It’s been almost 12 years since Dodd-Frank mandated, in Section 953(a), so-called pay-versus-performance disclosure, but amazingly, no rules have yet been adopted to implement that mandate. Even more amazing, the SEC is still working on it. As expected, on Thursday last week, the SEC announced that it had reopened the comment period on rules, originally proposed in 2015, that would require disclosure of information reflecting the relationship between executive compensation actually paid by a company and the company’s financial performance. The reopening of the proposal is due in part “to certain developments since 2015 when the proposing release was issued,” particularly, “developments in executive compensation practices.” Here is the SEC’s original proposing release, fact sheet and the proposal reopening the comment period. According to SEC Chair Gary Gensler in his statement on the reopening of the proposal, “this proposed rule would strengthen the transparency and quality of executive compensation disclosure….The Commission has long recognized the value of information on executive compensation to investors.” The questions posed by the SEC in the notice (discussed below) give us some insight into where the SEC may be headed with the proposal. In particular, as noted by Gensler, the 2015 proposal “relied upon total shareholder return as the sole measure of financial performance. Some commenters expressed concerns that total shareholder return would provide an incomplete picture of performance. In this reopening release, we are considering whether additional performance metrics would better reflect Congress’s intention in the Dodd-Frank Act and would provide shareholders with information they need to evaluate a company’s executive compensation policies.” The public comment period will be open for 30 days following publication of the release in the Federal Register.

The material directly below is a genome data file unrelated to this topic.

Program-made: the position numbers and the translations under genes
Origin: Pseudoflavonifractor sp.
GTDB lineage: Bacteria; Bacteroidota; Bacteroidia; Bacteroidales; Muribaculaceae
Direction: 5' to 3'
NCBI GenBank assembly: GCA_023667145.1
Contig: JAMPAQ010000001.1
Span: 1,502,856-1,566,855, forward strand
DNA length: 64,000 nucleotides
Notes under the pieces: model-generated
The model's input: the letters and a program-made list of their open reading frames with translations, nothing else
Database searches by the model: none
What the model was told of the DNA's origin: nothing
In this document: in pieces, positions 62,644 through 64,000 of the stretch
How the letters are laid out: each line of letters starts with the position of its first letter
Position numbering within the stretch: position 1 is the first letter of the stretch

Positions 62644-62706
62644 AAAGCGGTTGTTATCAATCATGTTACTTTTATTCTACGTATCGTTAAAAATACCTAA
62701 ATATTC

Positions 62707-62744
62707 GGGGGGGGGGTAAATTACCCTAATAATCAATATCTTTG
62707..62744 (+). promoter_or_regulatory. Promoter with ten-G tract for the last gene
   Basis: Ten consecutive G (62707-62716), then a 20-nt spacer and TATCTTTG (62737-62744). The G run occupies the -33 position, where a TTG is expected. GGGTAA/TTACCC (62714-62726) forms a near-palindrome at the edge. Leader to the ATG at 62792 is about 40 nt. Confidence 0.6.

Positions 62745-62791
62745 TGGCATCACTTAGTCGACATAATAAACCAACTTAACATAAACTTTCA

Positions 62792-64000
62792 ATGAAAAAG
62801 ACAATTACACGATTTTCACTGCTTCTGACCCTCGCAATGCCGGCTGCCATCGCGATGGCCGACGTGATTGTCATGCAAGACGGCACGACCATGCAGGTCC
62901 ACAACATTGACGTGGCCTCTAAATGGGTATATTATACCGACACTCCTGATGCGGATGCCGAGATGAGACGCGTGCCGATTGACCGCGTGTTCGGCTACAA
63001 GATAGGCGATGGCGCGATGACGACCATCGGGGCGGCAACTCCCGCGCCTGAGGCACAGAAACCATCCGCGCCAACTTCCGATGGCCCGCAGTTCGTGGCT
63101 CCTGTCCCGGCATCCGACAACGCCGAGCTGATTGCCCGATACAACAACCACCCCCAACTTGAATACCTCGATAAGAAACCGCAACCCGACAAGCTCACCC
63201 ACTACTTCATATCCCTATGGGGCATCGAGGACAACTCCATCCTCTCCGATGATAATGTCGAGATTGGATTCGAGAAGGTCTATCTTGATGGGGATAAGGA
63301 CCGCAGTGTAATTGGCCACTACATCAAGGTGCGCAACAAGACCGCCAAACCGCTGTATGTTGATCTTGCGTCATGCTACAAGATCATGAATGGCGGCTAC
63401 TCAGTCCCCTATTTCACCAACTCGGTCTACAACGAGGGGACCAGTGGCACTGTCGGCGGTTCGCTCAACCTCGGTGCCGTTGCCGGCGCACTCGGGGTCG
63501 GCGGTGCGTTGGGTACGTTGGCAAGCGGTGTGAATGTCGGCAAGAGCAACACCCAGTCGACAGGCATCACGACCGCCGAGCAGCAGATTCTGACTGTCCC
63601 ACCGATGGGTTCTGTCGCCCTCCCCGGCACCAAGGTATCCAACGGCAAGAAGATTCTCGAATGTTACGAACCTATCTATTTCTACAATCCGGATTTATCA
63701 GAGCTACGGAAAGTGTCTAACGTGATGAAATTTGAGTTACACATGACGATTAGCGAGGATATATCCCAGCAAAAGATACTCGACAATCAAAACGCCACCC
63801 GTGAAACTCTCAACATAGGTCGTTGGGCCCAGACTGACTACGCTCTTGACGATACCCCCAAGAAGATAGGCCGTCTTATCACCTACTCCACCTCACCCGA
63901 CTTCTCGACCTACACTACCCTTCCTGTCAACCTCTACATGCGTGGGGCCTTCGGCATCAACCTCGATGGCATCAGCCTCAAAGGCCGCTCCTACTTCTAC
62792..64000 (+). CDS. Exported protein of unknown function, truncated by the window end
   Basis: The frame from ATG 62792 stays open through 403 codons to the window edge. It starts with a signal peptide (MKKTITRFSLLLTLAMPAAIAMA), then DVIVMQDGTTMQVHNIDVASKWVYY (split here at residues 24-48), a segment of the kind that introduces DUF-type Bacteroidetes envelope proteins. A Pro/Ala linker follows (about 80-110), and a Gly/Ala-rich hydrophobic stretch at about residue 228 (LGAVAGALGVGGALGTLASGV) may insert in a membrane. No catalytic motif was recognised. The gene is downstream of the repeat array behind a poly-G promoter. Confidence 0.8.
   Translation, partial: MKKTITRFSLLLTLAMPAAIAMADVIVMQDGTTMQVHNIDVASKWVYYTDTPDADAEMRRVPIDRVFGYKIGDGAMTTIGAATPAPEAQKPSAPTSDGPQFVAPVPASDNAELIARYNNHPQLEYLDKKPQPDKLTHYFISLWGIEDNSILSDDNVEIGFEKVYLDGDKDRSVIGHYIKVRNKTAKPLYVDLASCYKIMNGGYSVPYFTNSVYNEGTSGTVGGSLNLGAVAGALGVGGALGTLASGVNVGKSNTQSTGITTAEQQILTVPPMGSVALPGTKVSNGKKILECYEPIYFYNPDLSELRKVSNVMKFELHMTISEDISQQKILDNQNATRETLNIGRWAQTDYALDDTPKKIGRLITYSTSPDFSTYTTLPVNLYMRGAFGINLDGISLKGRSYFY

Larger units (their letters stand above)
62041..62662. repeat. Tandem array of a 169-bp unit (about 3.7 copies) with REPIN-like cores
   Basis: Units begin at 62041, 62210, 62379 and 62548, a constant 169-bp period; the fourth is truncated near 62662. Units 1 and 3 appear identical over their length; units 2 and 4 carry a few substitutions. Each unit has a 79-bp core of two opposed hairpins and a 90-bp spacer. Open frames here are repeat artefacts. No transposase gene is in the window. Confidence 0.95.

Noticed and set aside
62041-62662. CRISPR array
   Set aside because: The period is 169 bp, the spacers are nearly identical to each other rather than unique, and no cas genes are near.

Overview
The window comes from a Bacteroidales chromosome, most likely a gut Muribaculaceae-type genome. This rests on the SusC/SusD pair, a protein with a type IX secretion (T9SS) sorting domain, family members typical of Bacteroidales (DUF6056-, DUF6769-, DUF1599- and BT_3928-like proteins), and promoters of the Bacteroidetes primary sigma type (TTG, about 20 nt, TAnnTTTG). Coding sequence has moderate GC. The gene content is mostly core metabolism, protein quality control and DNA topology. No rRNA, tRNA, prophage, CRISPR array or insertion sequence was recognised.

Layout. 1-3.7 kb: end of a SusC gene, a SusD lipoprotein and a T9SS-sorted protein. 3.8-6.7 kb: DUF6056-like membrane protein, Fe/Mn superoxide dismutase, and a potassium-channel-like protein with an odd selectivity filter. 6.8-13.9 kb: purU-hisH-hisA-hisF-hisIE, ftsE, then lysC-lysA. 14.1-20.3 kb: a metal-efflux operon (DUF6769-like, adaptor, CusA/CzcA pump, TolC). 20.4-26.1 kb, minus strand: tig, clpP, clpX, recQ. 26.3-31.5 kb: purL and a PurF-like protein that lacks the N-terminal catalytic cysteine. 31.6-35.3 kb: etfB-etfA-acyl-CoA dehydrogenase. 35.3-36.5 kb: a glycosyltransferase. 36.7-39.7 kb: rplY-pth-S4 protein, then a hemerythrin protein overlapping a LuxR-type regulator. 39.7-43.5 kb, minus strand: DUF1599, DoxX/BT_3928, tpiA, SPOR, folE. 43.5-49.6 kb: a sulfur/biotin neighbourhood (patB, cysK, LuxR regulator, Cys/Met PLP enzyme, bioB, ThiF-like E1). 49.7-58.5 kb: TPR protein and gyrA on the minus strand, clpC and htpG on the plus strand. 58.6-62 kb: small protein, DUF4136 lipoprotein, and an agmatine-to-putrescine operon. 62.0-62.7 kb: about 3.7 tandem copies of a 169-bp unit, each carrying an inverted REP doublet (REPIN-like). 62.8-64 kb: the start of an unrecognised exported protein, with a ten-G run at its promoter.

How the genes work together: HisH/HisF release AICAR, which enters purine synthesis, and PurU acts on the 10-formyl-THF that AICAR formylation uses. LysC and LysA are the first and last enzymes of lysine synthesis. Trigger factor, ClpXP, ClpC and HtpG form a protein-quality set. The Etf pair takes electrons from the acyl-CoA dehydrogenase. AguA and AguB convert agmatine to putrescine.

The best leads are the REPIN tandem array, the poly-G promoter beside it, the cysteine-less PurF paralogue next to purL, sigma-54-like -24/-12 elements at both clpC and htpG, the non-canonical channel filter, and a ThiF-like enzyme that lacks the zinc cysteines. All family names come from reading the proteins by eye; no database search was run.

Comp Committees appear to have gotten the message when it comes to executive pay for performance. As discussed in this article in the WSJ, executive compensation “is increasingly linked to performance,” but investors are now asking whether the bar for performance targets is set too low to be effective. Are companies just paying lip service to the concept?
by Cydney Posner As discussed in a PubCo post last week, a theory that is currently gaining purchase is that, whether as a result of say on pay or otherwise, the increased influence of proxy advisory firms has led to a kind of homogenization of executive pay packages based on […]
by Cydney Posner This post from the Columbia Law School CLS Blue Sky blog, “Should Say-on-Pay Votes Be Binding?,” by two executives from the Institute for Governance of Private and Public Organizations in Canada, in exploring the issue raised in the post’s title, looks at the question of the effectiveness and […]
by Cydney Posner How to structure executive pay to drive performance over the long term—while avoiding pay levels that would be considered excessive—is a conundrum for compensation committees, consultants, proxy advisory firms and others involved in setting or analyzing executive compensation. And the analysis has only become more complex since […]
by Cydney Posner While TSR (total shareholder return) is increasingly used a performance metric for executive compensation, a study by Cornell University and Pearl Meyer, an executive compensation consultant, showed no real correlation to improvements in company performance, reports the WSJ. In the study, over 48% of S&P 500 companies […]
by Cydney Posner This morning, by a three to two margin, the SEC voted to propose rules requiring companies to disclose executive pay for performance. The proposal comes five years after passage of Dodd-Frank, which imposed the obligation on the SEC. Currently, many companies voluntarily provide information that could fit […]
by Cydney Posner As discussed in this article in Compliance Week, this report, “The Alignment Gap Between Creating Value, Performance Measurement, and Long-Term Incentive Design,” by Organizational Capital Partners and the Investor Responsibility Research Center Institute, contends that most companies are using the wrong metrics to align executive pay with performance. Rather […]